Is coal the new gold? A Pennsylvania senate candidate thinks so

“There’s coal in them thar hills.” If that sounds like a confused reference to the 1849 California gold rush, think again. Long-ignored coal deposits in eastern Pennsylvania have become a key part of President Trump’s pledge to revitalize American mining and to once again produce critical materials needed for our national defense.

Trump’s Department of Energy is working with Rep. Lou Barletta, a Republican representing the district where coal was once king. Barletta, who’s running for the U.S. Senate this year, is leading a new push to extract and process so-called rare earth elements (REEs), a collection of 17 metals and minerals essential to building jet engines, rocket launchers, GPS systems, high-power magnets, I-phones, and just about any other device that’s smarter than its user.

America was once the undisputed leader in supplying REEs to the world. During the past 30 years, that role was intentionally ceded to China, which now produces more than 90 percent of the worldwide supply of critical materials – and can cut off that supply at will.

While past U.S. administrations, both Republican and Democrat, passively allowed China to dominate REE production, President Trump last month signed an executive order to ensure reliable supplies of materials critical to national defense projects. The only way to do that is to make them ourselves.

“This is something I’ve had my eye on for the past two years, especially with President Trump highlighting his goal to bring coal production back to the United States,” Barletta told me. “It’s in complete contrast to President Obama.”

That’s because Obama and Hillary Clinton viewed coal, and its by-products, as dangerous to the environment. But with vastly more modern technology, Barletta says, the black rock that, literally, supports his congressional district can be both clean and very profitable.

High concentrations of rare earths have been found in the anthracite coal deposits of Pennsylvania. If those can be extracted, separated – the 17 REEs are often found fused together – and processed, America will be poised to compete with China, while strengthening our own national security.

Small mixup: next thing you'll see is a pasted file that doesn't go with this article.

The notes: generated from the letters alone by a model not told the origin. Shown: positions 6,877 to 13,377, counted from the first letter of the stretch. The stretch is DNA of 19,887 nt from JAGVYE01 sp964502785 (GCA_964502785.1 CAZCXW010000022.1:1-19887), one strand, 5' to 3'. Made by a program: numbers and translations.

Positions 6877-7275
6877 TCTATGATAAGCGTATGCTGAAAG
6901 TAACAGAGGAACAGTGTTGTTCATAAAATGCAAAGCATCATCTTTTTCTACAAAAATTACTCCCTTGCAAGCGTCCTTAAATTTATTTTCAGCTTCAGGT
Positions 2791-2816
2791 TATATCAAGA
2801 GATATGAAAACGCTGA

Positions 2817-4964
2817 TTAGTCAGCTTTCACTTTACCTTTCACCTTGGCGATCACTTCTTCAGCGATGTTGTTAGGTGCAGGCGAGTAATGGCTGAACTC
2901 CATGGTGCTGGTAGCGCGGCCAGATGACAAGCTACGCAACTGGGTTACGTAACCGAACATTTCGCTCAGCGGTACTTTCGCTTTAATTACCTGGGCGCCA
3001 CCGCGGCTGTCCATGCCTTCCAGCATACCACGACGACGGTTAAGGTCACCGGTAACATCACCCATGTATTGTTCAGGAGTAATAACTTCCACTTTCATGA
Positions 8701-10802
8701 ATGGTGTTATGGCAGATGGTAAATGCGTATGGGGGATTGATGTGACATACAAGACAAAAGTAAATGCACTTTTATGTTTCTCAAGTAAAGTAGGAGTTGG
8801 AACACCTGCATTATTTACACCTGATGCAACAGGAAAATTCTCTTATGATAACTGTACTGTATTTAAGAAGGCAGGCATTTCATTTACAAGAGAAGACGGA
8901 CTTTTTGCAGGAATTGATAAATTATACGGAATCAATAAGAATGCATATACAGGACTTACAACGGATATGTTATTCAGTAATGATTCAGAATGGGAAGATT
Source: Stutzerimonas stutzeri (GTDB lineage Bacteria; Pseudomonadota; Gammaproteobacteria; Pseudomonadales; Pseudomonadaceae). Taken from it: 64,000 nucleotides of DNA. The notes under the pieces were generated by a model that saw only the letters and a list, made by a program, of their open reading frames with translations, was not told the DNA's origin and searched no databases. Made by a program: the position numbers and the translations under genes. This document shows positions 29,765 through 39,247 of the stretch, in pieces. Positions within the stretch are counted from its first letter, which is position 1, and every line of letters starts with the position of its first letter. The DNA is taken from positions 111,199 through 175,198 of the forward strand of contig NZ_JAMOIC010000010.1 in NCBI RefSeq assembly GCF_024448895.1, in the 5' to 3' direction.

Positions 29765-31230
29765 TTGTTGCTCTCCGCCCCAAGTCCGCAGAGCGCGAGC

Barletta, who plans to challenge incumbent Democratic Sen. Bob Casey, has been criss-crossing the Keystone state with a simple message: yes, we can. “It’s hard to get people to listen,” he concedes. “They roll their eyes and say ‘Ugh, we’re not going back to those days.’ But then I explain that this is a new day for coal, especially anthracite, and how we can use it for manufacturing, and just as important, for our own national defense. And now, people are beginning to want to talk about it.”

The most encouraging development: the Energy Department survey of Barletta’s district found high levels of scandium, a particularly valuable rare earth that sells for more than $2,000 per kilo.

“This is a real eyebrow-raiser in the world of material science,” says Dan McGroarty, a member of the advisory board of Texas Mineral Resources Corp., and a rare earth expert who has testified before congress on critical materials. Texas Mineral is part of the consortium that last year won a $1 million government grant to figure out how to extract Pennsylvania’s underground wealth.

McGroarty believes that new technologies can recover, separate and process REEs from long-abandoned coal mines, like those around Hazelton, without environmental damage.

“When China is selling 90 percent of REEs to the world and we’re finding it right here at home, we need to be comatose not to realize what our future holds,” Barletta says. “As I go around the commonwealth to talk about this, and I mention China, all of a sudden, people’s ears perk up.”

Now all he has to do is convince Pennsylvania’s voters.